Yes, thanks, Brent. Well, I mean, it's nice to have such a highly differentiated product like Splunk. You feel grateful for it. But the downside of that is that we have different competitors in every market segment. So the guys we run into at app management are different than the ops guys, different than the security guys, different from the web intelligence guys, on and on. And so we see plenty of competition in the marketplace. And I would agree with the other execs who have said there was 10% more perspiration involved in bringing the business across the line. It's just -- you have to go fight for the budget. And any time budgets are tight in the macroeconomic environment is what it is. CapEx gets constrained, OpEx gets constrained, and you're just fighting against everybody not because you have a necessarily competitive product but you -- because you're fighting for scarce budget dollars. So no, I would acknowledge that there was more perspiration involved, and I think -- Brother Schroeder [ph] would agree with that.

Brent Thill - UBS Investment Bank, Research Division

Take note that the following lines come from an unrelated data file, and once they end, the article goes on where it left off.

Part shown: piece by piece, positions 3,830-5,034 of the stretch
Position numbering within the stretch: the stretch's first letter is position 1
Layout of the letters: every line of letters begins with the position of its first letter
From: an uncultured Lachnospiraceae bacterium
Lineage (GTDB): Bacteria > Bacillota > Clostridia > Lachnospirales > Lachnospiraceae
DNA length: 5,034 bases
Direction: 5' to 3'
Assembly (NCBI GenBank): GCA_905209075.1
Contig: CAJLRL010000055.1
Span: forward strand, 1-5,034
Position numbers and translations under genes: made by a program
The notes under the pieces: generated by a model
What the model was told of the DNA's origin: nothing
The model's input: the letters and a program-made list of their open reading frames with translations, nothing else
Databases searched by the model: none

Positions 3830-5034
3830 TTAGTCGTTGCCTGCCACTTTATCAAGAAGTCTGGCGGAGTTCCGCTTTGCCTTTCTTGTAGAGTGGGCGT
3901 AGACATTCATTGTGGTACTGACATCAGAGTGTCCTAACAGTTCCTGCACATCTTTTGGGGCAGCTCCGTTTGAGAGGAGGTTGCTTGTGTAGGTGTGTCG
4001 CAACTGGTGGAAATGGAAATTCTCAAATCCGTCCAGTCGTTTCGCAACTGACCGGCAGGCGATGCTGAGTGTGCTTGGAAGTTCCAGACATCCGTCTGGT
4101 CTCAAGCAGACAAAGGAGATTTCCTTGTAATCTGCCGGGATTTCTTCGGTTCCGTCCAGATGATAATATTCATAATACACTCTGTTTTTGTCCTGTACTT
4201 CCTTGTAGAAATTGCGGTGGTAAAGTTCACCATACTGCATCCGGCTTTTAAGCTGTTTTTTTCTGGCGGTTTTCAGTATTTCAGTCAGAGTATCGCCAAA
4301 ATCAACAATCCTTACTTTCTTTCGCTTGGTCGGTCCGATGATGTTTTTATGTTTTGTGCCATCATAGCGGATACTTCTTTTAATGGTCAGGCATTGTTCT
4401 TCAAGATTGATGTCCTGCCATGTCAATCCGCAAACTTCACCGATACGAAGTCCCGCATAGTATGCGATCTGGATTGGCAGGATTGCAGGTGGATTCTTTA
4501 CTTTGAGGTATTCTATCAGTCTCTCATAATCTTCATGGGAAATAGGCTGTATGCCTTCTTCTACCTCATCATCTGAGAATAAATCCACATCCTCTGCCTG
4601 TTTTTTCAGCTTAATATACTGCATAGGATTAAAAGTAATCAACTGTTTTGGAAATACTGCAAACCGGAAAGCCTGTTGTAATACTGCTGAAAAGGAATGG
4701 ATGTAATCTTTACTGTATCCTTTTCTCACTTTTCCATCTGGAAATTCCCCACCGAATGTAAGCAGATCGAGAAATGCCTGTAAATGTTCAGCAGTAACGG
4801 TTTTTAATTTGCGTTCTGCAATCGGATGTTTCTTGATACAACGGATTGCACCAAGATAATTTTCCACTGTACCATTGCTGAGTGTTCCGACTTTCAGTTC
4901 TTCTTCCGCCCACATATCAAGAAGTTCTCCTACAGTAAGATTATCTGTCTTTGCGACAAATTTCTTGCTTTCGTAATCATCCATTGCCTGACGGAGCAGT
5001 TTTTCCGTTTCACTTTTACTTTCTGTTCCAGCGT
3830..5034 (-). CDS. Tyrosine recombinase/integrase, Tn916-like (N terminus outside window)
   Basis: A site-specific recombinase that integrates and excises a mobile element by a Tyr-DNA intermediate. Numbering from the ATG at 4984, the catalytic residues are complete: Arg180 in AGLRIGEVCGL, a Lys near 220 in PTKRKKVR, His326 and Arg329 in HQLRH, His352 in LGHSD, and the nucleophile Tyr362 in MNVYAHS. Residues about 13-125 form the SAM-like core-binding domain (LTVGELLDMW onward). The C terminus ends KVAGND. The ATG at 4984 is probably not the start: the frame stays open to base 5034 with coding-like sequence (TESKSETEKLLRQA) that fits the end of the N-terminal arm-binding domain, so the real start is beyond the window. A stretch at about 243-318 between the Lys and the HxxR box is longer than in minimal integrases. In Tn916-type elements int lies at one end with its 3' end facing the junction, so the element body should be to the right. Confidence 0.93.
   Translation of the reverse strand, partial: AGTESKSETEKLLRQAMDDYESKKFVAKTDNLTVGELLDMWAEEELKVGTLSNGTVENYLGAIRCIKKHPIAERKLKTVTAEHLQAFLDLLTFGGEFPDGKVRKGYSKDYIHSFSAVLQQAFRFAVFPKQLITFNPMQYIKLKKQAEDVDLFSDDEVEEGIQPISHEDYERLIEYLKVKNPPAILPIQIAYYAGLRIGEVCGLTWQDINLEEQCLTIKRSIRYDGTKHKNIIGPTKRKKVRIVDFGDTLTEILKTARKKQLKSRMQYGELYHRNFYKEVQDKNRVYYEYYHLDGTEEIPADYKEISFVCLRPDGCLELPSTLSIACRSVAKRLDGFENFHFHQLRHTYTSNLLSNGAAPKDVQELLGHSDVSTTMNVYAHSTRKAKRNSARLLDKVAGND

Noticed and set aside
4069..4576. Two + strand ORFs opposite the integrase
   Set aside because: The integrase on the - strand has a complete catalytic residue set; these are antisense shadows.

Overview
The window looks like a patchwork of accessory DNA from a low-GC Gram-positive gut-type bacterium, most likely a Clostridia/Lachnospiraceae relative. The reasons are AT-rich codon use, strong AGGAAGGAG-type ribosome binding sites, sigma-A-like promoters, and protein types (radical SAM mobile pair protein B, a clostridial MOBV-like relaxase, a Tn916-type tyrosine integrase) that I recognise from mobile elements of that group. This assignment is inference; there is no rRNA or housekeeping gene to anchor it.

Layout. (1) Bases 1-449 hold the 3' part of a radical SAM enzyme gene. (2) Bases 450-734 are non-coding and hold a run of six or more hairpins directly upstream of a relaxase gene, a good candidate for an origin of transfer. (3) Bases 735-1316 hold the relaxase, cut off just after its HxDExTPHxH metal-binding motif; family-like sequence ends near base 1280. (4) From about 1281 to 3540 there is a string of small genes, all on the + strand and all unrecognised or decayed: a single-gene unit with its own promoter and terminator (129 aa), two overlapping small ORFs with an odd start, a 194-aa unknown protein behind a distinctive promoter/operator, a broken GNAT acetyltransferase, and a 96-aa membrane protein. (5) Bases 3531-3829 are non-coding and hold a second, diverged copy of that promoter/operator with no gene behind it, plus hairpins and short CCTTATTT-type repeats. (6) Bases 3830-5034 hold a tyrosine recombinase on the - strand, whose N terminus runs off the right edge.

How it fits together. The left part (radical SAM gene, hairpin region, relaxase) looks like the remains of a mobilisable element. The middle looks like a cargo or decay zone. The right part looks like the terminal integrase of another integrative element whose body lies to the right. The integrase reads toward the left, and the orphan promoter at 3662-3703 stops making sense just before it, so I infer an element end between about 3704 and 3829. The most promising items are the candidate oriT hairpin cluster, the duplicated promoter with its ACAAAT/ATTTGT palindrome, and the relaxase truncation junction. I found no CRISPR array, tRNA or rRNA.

Okay. And Dave, just a quick follow-up on the quota carrying growth last year was over 70%, did you update the kind of growth rates you're thinking about for '14? And also just the big deal flow, you had a big deal in Q4, did you see any of those type of elephant contracts in Q1?

David F. Conte

Yes -- no, we did not have any $20 million transactions in the first quarter like we did in Q4. We did have 132 transactions greater than $100,000 which is our cut-off point for the definition of large, so we're definitely seeing more volume in larger transactions. And I think it's commensurate with Godfrey's earlier point that, what's different from a year ago is the level that we're having discussions at our customers and prospects has really elevated to the C level, the DP level, and as you'd expect, they have a broader set of use cases that they look to deploy our product around. In terms of what we're expecting, in terms of sales force expansion and capacity, we haven't specifically quantified quota carriers for fiscal '14. But you can expect that our headcount growth will be consistent in terms of absolute numbers with the prior year and will follow the line items of the P&L, so you'll see a 50% to 60% of our revenue invested in sales and marketing, and the headcount will follow in that regard.

Operator

Our next questioner in queue will come from the line of Raimo Lenschow with Barclays.